Open Cloze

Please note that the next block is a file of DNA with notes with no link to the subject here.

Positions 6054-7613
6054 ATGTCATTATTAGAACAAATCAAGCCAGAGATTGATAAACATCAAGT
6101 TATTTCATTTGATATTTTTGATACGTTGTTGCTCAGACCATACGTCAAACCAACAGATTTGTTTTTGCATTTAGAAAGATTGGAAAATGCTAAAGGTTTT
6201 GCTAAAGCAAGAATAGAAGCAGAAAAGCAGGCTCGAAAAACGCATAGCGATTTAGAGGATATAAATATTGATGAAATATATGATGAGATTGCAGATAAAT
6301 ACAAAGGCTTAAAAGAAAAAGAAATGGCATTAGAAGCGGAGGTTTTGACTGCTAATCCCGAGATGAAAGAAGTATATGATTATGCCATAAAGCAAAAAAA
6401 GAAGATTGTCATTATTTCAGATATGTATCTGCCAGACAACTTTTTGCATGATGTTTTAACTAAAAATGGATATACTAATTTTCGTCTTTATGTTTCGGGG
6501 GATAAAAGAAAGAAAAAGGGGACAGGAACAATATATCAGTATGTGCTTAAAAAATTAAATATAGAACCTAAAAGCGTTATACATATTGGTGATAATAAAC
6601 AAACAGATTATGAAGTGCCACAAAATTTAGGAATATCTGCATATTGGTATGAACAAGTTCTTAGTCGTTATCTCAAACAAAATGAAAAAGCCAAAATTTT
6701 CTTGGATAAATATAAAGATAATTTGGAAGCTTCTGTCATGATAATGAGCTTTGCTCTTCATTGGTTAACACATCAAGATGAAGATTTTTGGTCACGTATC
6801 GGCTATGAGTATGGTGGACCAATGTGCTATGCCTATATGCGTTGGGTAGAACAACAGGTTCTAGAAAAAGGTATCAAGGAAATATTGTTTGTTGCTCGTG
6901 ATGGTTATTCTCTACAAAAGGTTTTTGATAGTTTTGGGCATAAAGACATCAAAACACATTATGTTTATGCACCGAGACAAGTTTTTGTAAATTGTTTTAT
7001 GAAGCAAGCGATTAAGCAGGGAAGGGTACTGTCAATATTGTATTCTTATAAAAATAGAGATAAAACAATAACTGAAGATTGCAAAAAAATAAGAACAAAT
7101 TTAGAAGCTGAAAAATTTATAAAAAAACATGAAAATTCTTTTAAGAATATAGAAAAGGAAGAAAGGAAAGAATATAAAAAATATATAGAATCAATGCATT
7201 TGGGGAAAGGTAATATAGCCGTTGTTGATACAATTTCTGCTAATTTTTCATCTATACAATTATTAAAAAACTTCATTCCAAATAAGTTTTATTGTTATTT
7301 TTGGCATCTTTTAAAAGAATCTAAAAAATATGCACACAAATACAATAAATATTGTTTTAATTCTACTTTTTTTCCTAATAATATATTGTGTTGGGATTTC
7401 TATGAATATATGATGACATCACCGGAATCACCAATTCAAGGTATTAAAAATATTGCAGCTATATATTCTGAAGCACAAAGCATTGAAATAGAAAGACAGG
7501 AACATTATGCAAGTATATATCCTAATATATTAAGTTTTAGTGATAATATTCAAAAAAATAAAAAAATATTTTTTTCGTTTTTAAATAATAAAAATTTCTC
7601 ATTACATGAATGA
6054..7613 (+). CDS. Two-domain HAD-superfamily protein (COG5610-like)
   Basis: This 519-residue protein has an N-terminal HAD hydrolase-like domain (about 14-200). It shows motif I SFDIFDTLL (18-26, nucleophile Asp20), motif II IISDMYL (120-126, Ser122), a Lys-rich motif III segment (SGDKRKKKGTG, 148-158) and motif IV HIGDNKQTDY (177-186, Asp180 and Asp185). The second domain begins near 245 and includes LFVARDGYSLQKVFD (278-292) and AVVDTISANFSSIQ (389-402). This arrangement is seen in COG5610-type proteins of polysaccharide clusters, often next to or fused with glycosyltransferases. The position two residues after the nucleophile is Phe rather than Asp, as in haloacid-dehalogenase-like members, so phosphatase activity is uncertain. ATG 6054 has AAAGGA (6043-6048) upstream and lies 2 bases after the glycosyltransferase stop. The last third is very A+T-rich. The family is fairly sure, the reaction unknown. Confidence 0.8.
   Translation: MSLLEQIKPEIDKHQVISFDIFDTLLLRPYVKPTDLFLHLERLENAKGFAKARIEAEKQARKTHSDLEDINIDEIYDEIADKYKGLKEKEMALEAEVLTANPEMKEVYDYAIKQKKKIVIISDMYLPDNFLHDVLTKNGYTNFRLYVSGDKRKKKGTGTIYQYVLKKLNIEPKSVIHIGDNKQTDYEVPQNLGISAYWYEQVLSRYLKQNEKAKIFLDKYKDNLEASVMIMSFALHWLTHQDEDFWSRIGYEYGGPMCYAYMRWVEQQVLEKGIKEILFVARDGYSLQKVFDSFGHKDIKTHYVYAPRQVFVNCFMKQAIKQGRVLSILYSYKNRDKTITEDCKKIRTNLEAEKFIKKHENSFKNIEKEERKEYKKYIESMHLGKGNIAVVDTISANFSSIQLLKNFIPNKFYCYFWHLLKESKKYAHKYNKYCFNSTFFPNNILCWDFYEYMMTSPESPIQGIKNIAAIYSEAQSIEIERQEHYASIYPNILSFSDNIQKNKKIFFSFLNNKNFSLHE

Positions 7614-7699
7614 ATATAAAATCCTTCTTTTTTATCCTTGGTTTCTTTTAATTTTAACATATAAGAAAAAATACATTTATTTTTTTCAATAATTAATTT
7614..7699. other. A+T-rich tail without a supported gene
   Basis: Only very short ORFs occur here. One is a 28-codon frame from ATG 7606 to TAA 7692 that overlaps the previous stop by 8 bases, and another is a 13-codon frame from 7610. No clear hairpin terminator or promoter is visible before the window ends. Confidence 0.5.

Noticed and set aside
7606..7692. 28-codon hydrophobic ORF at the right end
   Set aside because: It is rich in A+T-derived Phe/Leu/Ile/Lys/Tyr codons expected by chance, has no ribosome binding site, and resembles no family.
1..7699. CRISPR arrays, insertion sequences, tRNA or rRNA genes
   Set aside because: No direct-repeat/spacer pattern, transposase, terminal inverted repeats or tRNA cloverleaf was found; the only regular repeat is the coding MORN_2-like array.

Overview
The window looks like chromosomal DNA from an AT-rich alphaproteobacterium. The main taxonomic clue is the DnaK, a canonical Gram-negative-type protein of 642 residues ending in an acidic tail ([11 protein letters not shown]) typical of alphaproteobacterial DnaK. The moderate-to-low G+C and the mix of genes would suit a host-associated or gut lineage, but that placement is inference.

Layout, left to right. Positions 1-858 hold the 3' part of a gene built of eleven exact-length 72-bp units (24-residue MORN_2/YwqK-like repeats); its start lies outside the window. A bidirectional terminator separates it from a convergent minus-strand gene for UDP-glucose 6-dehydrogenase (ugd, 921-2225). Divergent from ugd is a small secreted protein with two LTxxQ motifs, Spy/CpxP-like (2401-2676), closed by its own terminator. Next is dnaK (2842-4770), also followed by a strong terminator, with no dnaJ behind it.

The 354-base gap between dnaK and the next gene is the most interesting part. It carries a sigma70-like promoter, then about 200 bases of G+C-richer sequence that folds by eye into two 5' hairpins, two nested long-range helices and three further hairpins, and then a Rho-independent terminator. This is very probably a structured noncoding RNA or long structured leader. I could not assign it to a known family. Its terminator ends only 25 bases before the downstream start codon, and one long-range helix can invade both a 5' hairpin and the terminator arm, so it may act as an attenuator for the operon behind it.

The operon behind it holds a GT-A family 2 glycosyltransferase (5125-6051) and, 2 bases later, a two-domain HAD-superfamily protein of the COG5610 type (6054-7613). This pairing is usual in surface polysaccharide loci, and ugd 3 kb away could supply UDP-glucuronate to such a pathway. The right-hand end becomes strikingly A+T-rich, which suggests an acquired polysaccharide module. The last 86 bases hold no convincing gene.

You know, I had a real _____ time in ______ with ADD, and I have a PhD. I earned a PhD, but ... tough to pay _________ — biology, geology, _______, chemistry — really tough for me. Only one thing grabbed my attention, and it's that planet called Earth. But in this _______ here, you'll see that Earth is mostly water. That's the Pacific. Seventy _______ of _____ is covered with water. You can say, "Hey, I know Earth. I live here." You don't know Earth. You don't know this planet, because most of it's covered with that — average depth, two _____. And when you go outside and look up at the ______ State ________, Chrysler Building, the average depth of the ocean is 15 of those on top of one another. We've explored about five percent of what's in that water. "Explored," meaning, for the first time, go peek and see what's there. So what I want to do today is show you some things about this planet, about the oceans. I want to take you from shallow water down to the deep water, and hopefully, like me, you'll see some things that get you hooked on exploring planet Earth. You know things like corals; you've seen plenty of corals, those of you who've been to the beach, snorkeling, know ______ are an amazing place to go — full of life, some big animals, _____ animals, some nice, some dangerous, sharks, whales, all that stuff. They need to be protected from humanity. They're great places. But what you probably don't know is in the very deep part of the ocean, we have volcanic eruptions. Most volcanoes on Earth are at the bottom of the sea — more than 80 percent. And we actually have fire, fire deep inside the ocean, going on right now. All over the world — in the _______, the ________, the Indian Ocean. In this _____, the ocean floor, the rocks actually turn to ______. So you actually have waves on the ocean _____. You'd say nothing could live there, but when we look in detail, even there, in the deepest, darkest places on Earth, we find life, which tells us that life really wants to happen. So, pretty amazing stuff. Every time we go to the ______ of the sea, we _______ with our submarines, with our robots, we see something that's usually surprising, sometimes it's startling and sometimes revolutionary. You see that puddle of water sitting there. And all around the water there's a little cliff, there's a little white sandy beach. We'll get closer, you'll see the _____ a little bit better, some of the waves in that _____, down there. The thing that's special about this water is that it's at the bottom of the Gulf of Mexico. So you're _______ inside a submarine, looking out the ______ at a little pond of water beneath the sea. We see ponds, we see lakes, we see rivers — in fact, right here is a river at the bottom of the ocean going from the lower left to the upper right. Water is actually _______ through there. This _______ blew our _____. How can you have this at the bottom? You're in the ocean looking at more water. And there's animals that only live in that water. So, the bottom of the ocean — I love this map, because it shows in the middle of the ocean, there's a mountain range. It's the greatest mountain range on Earth, ______ the mid-ocean ridge — 50,000 miles long, and we've hardly had a peek at it. Hardly had a peek at it. We find valleys, many thousands of valleys, larger, wider, deeper than the Grand ______. We find, as I said, __________ lakes, ______, waterfalls. The largest waterfall on the planet is actually under the ocean, up near Iceland. All that stuff is in that five percent that we've explored. So the deal about the ocean is that to explore it, you've got to have __________. Not only technology, but it's not just Dave Gallo or one person exploring, it's a team of people. You've got to have the talent, the team. You've got to have the technology. In this case, it's our ship, ________, and the submarine, Alvin. Inside that submarine — this is an _____ launch — there's three people. They're being wheeled out onto deck. There's 47 other ______, the teamwork on that ship, making sure that these people are okay. Everybody in that submarine is thinking one thing right now: Should I have gone to the ________ one more time? Because you're in there for 10 hours — 10 hours in that little sphere. Three of you together and nobody is going to be around you. You go into the water and once you hit the water, it's _______. There's a lovely color blue that penetrates right inside you. You don't hear the surface ship _______, you hear that pinging of a sonar. If you've got an iPhone you've got sonar on there — it's that same pinging that goes down to the bottom and comes back up. ______ _____ out the sub to make sure the outside is okay, and then they say "Go," and down you go to the bottom of the ocean and it's an amazing trip. So for two and a half hours, you sink down to the bottom. And two hours of it is totally _____ black. We thought that nothing could live inside that world at the bottom of the ocean. And when we look, we find some amazing things. All the way down — we call it the mid-water — from the top of the ocean down to the bottom, we find life. Whenever we stop and look, we find life. I'm going to show you some jellies. They're absolutely some of the coolest _________ on Earth. Look at that thing, just flailing his arms around. That's like a little lobster. That one is like all these animals with their mouths hooked together, the colonial _______. Some animals are tiny, some can be longer than this stage. Just amazing animals. And you can't collect them with a net — we have to go with our cameras and take a look at them. So every time we go, new _______ of life. The ocean is full of life. And yet the deepest part of the ocean — when we go to that ________ range, we find hot springs. Now we were sure — because this is poisonous water, because it's so deep it would _____ the Titanic the same way you crush an _____ cup in your hand — we were sure there would be no life there at all. Instead, we find more life and _________ and density than in the tropical __________. So, in one instance, in one peek out the window of the sub, we ________ something that revolutionizes the way we think about life on Earth; and that is, you don't always have to have sunlight to get life going. There's big animals down there too, some that look familiar. That guy's called _____. I love him. Dumbo's great. This guy — oh man, I wish I had more _______ of this. We're trying to get an __________ together to go look at this and maybe in a year we'll have that. Go online and look. Vampyroteuthis infernalis. The vampire squid. Incredibly cool. In the darkness of the deep sea, he's got _______ tentacles, so if I'm coming at you like him, I put my arms out in the darkness so all you see are little glowing things over here. Meanwhile, I'm coming at you. When he wants to escape, he's got these glowing pods on his butt that look like eyes. Glowing eyes on his butt. How cool is that? Just an amazing animal. (Laughter) "Vampire" _____, because when it gets protective, it pulls this black cape over its whole body, and _____ up into a ball. Outrageous animal. This ship, "The Ship of Dreams" — a hundred years ago this coming April, this ship was supposed to show up in New York. It's the _______. I co-led an expedition out there last year. We are learning so much about that ship. The Titanic is an interesting place for biology, because animals are moving in to live on the Titanic. Microbes are actually ______ the hull of the Titanic. That's where Jack was king of the world there on the bow of the Titanic. So we're doing real good. And what's exciting to me is that we're making a _______ Titanic, so you can sit there at home with your ________ and your headset on, and you can actually explore the Titanic for yourself. That's what we want to do, make these virtual worlds, so it's not Dave Gallo or someone else exploring the world; it's you. You explore it for yourself. So here's the bottom line: The oceans are unexplored and I can't begin to tell you how important that is, because they're important to us. Seven _______ people live on this planet and all of us are ________ by the sea, because the oceans control the air you _______, the water you _____, the food you eat. All those are controlled in some way by the ocean, and this is a thing that we haven't even explored — five percent. The thing I want to leave you with is, in that five percent, I showed you some cool stuff. There's a lot more cool _____ — every dive we go on in the _____, we find something new about the sea. So what's in that other 95 percent? Did we get the exciting stuff or is there more out there? And I'm here to tell you that the ocean is full of surprises. There's a quote I love by Marcel Proust: "The true voyage of exploration is not so much in seeking new landscapes," which we do, "but in having new eyes." And so I hope today, by showing you some of this, it's given you some new eyes about this planet, and for the first time, I want you to think about it differently. Thank you very much. Thank you. (Applause)